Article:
A Novel Method to Assess Bone Marrow Purity is Useful in Determining Blast Percentage by Flow Cytometry in Acute Myeloid Leukemia and Myelodysplasia
Blast quantification by Flow Cytometry (FCM) may become essential in situations where morphologic evaluation is difficult or unavailable. As hemodilution invariably occurs, a means of determining Bone Marrow Purity (BMP) and normalizing FCM blast counts is essential, especially when blast percentages are diagnostically critical as in Acute Myeloid Leukemia (AML) and Myelodysplasia (MDS). By evaluating different leukocyte populations in eight initial patients, a formula to predict BMP was developed and compared to the actual BMP determined by manual counts. Performance of the formula was then validated in 86 AML/MDS patients by comparing normalized FCM blast counts to those determined by the reference manual method. A BMP formula was empirically developed, primarily based on changes in lymphocytes which reliably correlated with the actual BMP (R2 = 0.8955). Components of the formula were derived entirely from automated lymphocyte and total leukocyte counts from the peripheral blood and FCM analyses. BMP formula was then validated in 86 AML/MDS patients. When used to normalize blast counts, the formula showed accurate correction when BMP fell between 40%-90%. In this group, correlation of normalized FCM and manual blast counts was acceptable (R2 = 0.8335), being greatest at lower blast percentages. Normalization of the FCM blast count appropriately reclassified disease in 26.8% of cases. We identified a practical means of estimating hemodilution and allowing FCM blast normalization in the evaluation of AML and MDS. BMP assessment by this simple method improves the quality of the FCM data and facilitates accurate diagnosis and patient management.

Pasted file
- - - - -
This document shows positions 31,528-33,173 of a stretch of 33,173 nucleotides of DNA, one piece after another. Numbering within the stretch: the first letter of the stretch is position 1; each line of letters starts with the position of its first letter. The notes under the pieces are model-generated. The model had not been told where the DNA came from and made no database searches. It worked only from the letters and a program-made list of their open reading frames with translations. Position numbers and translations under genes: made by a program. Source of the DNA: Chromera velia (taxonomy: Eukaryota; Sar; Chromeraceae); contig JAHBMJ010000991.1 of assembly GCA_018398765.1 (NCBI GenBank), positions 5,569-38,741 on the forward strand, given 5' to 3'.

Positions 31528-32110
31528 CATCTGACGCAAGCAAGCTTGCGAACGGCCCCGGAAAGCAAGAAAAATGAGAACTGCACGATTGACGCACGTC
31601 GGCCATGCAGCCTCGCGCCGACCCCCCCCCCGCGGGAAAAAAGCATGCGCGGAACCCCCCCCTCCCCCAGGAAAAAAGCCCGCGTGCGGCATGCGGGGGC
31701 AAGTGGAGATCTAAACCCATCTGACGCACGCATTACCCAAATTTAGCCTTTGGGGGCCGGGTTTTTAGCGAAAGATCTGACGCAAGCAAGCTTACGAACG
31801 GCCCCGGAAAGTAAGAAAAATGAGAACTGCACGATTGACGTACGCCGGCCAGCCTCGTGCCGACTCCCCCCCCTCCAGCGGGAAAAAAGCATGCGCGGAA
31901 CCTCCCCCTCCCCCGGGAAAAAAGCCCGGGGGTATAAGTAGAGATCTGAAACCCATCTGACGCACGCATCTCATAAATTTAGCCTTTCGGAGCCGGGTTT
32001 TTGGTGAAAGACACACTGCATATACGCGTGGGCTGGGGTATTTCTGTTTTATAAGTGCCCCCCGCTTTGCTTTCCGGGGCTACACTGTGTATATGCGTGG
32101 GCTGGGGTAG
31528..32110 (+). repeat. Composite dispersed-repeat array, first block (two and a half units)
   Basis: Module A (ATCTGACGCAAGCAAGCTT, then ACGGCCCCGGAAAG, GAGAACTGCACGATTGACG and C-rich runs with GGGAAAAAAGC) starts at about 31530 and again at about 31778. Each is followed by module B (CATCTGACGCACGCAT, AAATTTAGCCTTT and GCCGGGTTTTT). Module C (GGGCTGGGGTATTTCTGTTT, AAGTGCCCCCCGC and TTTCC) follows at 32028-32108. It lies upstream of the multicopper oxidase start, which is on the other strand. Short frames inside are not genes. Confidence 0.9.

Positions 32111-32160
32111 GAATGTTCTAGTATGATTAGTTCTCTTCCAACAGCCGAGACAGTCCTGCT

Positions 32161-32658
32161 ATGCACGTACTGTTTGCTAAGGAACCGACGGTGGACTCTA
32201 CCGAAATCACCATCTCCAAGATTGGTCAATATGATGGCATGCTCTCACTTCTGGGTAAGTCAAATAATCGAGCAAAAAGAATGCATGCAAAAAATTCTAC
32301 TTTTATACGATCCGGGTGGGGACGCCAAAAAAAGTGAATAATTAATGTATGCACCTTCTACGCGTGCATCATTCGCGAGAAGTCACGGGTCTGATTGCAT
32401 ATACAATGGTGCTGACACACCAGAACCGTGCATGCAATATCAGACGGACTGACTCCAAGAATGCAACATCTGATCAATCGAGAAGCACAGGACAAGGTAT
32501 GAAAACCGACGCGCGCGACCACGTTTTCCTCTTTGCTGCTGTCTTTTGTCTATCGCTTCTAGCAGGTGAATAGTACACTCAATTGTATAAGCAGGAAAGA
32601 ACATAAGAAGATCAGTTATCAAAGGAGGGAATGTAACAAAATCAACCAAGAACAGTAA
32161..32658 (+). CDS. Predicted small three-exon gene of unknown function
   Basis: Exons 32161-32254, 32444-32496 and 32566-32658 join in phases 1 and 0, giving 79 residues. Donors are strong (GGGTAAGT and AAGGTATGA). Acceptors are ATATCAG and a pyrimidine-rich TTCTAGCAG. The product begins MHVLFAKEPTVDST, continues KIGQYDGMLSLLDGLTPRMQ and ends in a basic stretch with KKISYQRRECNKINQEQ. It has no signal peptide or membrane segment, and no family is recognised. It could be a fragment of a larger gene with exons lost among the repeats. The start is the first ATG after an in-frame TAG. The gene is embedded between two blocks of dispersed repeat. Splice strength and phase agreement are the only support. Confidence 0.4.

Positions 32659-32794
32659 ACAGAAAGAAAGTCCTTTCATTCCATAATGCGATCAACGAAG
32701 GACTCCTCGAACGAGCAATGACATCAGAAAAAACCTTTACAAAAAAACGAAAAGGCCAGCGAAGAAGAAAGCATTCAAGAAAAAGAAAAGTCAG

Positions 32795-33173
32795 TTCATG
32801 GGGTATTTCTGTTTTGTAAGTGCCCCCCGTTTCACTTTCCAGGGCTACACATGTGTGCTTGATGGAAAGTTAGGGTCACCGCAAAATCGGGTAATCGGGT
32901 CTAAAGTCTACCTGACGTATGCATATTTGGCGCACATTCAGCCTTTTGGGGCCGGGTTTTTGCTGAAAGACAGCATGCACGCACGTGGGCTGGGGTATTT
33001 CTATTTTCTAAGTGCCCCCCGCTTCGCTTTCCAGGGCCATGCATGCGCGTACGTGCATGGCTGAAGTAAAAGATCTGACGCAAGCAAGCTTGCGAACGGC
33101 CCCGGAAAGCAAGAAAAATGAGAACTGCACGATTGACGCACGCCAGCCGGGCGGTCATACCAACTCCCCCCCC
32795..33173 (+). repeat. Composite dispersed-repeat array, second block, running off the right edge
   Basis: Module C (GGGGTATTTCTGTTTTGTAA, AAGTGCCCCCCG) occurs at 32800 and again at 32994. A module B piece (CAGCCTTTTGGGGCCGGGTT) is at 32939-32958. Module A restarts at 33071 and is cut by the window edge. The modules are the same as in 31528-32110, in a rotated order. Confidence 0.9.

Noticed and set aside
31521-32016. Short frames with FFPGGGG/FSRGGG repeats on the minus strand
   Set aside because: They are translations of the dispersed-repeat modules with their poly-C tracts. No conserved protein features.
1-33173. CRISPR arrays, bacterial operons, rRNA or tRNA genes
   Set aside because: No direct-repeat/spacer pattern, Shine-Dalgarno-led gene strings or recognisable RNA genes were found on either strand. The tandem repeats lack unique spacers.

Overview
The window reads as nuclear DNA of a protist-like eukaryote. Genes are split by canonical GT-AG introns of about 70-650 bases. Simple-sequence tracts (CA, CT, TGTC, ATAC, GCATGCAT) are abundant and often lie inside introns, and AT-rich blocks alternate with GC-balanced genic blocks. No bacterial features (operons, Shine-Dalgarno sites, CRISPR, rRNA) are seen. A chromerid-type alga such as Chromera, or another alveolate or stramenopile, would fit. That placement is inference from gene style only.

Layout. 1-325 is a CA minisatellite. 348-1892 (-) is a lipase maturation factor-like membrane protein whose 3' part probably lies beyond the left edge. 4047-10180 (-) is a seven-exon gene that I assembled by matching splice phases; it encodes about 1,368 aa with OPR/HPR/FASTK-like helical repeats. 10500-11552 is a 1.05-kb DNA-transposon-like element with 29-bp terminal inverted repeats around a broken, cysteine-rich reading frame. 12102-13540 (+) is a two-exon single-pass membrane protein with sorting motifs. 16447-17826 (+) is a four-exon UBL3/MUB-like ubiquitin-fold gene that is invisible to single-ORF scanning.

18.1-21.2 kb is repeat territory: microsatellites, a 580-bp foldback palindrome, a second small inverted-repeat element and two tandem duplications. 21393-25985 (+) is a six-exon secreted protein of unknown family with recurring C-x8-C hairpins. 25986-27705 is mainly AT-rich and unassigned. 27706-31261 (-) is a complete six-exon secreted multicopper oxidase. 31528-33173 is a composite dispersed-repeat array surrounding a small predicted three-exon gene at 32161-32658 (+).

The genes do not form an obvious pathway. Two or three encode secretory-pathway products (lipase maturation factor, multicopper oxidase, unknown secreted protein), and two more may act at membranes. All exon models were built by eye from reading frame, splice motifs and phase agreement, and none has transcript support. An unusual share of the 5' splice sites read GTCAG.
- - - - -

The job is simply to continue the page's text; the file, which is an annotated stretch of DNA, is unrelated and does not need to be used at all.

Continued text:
Digital Commons Citation
Aldawood, A M.; Kinkade, Z; Rosado, F G.; and Esan, O A., "A Novel Method to Assess Bone Marrow Purity is Useful in Determining Blast Percentage by Flow Cytometry in Acute Myeloid Leukemia and Myelodysplasia" (2015). Clinical and Translational Science Institute. 217.